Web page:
firstname.lastname@example.org | 541-346-4953
Courses: PSY201 Mind and Brain, PSY305 Cognition, PSY383 Psychoactive Drugs, PSY433/533 Learning and Memory, PSY438/538 Perception, PSY450/550 Hormones and Behavior
In my courses you will:
- Make connections to lived experiences and real-world challenges.
- Learn with and from peers.
- Understand what it means to be at a research university with the chance to gain new knowledge.
I was invited into the Teaching Academy because:
- I participated in the UO Summer Teaching Institute.
- I was a Fellow in the Teaching Online CAIT Group.
In what ways are you working to make your teaching inclusive?
One way in which I make my classes inclusive is by encouraging students to learn together. Both through small group discussions and group projects, I encourage students to share reading reflections, responses to prompts, or solutions to problems following individual reflections and explorations. I choose readings, discussion questions, and debate prompts carefully with the deliberate intention to include and generate multiple perspectives. This allows students to include multiple perspectives in their learning as well as exposes them to multiple learning strategies. This is successful because I take the time to create a respectful learning community within my classes. Both through modelling and through instructions, I provide clear expectations for interactions within the classroom and plan ahead for possible differences. For example, I set aside time to discuss aspects of group dynamics before setting up groups for the term and assign preparatory readings and reflections before addressing potentially sensitive topics in class.
What do you do in terms of professional engagement with the teaching and learning culture on campus or nationally?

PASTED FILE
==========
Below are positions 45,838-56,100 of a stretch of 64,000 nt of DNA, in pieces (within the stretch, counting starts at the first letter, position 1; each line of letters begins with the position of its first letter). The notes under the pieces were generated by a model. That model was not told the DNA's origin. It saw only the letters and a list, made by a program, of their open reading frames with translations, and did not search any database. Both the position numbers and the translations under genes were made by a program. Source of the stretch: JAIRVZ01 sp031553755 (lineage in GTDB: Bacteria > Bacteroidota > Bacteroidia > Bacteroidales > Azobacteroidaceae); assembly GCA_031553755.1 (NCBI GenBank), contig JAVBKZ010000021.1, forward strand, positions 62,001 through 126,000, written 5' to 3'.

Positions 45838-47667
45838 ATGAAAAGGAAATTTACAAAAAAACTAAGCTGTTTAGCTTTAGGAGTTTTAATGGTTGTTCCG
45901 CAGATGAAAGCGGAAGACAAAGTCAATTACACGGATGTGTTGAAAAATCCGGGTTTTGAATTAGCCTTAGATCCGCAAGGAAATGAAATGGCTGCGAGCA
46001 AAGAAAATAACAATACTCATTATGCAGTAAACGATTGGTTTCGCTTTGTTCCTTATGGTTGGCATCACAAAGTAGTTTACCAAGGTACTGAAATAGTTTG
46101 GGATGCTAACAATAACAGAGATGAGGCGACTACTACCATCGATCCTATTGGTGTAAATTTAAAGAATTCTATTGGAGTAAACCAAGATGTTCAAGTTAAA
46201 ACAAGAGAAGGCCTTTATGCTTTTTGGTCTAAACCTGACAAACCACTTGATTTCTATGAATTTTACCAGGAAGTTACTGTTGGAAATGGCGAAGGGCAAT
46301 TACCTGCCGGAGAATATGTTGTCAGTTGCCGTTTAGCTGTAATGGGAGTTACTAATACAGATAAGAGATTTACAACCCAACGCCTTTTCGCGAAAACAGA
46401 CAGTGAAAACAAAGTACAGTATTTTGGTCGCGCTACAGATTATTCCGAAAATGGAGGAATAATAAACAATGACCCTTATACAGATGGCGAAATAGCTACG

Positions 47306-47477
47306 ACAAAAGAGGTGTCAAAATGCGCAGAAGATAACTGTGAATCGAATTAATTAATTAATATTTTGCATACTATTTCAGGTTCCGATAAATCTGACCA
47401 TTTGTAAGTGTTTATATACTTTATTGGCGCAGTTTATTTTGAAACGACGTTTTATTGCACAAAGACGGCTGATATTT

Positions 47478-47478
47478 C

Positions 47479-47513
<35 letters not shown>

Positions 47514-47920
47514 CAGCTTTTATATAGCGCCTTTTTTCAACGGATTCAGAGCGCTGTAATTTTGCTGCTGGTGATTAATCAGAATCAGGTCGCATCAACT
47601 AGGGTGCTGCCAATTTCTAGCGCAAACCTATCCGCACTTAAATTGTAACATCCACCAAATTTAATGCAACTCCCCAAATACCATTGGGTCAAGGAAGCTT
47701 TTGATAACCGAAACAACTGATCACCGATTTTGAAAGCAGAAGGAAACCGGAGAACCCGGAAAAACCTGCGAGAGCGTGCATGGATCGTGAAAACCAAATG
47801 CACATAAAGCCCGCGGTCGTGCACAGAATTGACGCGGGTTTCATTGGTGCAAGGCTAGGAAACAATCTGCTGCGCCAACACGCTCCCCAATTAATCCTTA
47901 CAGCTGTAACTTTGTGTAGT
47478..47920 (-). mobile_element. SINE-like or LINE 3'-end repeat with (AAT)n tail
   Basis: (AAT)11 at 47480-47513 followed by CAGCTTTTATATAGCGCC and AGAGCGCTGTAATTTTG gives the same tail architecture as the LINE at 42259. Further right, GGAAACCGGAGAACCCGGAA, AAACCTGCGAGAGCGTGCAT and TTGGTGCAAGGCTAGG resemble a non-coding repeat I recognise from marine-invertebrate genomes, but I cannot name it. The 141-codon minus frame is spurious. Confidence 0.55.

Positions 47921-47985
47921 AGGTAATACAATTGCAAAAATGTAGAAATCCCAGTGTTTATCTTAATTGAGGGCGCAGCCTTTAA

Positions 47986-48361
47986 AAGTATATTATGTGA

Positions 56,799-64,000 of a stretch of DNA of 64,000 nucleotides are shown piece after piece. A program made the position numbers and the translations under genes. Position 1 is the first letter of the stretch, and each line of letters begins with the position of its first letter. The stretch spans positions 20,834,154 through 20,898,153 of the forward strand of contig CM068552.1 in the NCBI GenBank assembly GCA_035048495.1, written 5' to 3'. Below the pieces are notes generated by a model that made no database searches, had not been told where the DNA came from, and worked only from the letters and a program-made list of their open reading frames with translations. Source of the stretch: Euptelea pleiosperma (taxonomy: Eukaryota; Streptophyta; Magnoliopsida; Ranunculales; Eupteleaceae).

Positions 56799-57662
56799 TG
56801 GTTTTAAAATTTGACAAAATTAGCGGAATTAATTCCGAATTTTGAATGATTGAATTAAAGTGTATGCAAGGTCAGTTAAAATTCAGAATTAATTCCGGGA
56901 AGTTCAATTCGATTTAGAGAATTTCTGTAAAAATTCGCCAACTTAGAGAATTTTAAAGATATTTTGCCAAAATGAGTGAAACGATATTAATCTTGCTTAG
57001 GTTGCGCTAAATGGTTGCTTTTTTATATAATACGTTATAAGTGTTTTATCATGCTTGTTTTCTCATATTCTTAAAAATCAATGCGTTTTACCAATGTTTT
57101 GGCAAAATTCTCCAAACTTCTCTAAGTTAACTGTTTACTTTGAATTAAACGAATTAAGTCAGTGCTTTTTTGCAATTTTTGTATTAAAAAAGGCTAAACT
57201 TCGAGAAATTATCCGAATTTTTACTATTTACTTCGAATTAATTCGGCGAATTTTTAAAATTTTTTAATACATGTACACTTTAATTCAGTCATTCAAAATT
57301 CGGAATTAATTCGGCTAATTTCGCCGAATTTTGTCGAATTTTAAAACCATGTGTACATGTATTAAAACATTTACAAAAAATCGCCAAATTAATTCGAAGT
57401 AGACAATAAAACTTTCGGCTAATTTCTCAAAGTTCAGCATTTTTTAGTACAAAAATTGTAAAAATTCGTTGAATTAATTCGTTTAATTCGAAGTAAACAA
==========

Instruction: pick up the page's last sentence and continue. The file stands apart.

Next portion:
I take every opportunity to grow as a teacher. Since I teach about Learning and Memory I have a deep and sustaining interest in research on how learning strategies and memory mechanisms relate to pedagogy. For example, I was one of the early adopters of flipped classroom teaching, which allows me to help students consolidate learning in multiple ways as well as develop active learning peer groups within my classes. More recently, through my work on the Online CAIT, I have focused on making my online courses more inclusive, interactive and engaging learning communities.
In what ways was your teaching in this course research-led—informed by research on how students learn and inflected by UO's research mission?
Here is one example of my research-led teaching in my online Cognition (PSY305) course. I focused on developing an interactive learning community while enhancing my own online presence for the class. I updated two assignments and added:
- Discussion boards for concept clarification. Students were required to ask questions and give substantive answers to peers’ questions. The discussions were student generated and student centered, but also gave me ample opportunity to both participate in and moderate conversations.
- Peer editing of term papers with a detailed rubric. Putting students in two roles for one assignment—writer and reviewer—gave them an opportunity to develop perspective in two areas. Students not only read a peer's paper about research on a topic other than their own but also engaged in deep analysis of the scientific conclusions and their applications to real-life scenarios. In addition, they practiced editing and writing skills by giving and getting feedback on their papers.
- Weekly instructor reflections and summaries tying together the week's lessons, students' contributions, and my thoughts about the class’ performance on more challenging concepts.
What is your favorite TED Talk or podcast?
It's a tie—“Perspective is Everything” (Rory Sutherland) and NPRs Everyday Ethics.
Who is a role model for you?
My mom. To me, she personifies wisdom, generosity and strength in the face of adversity.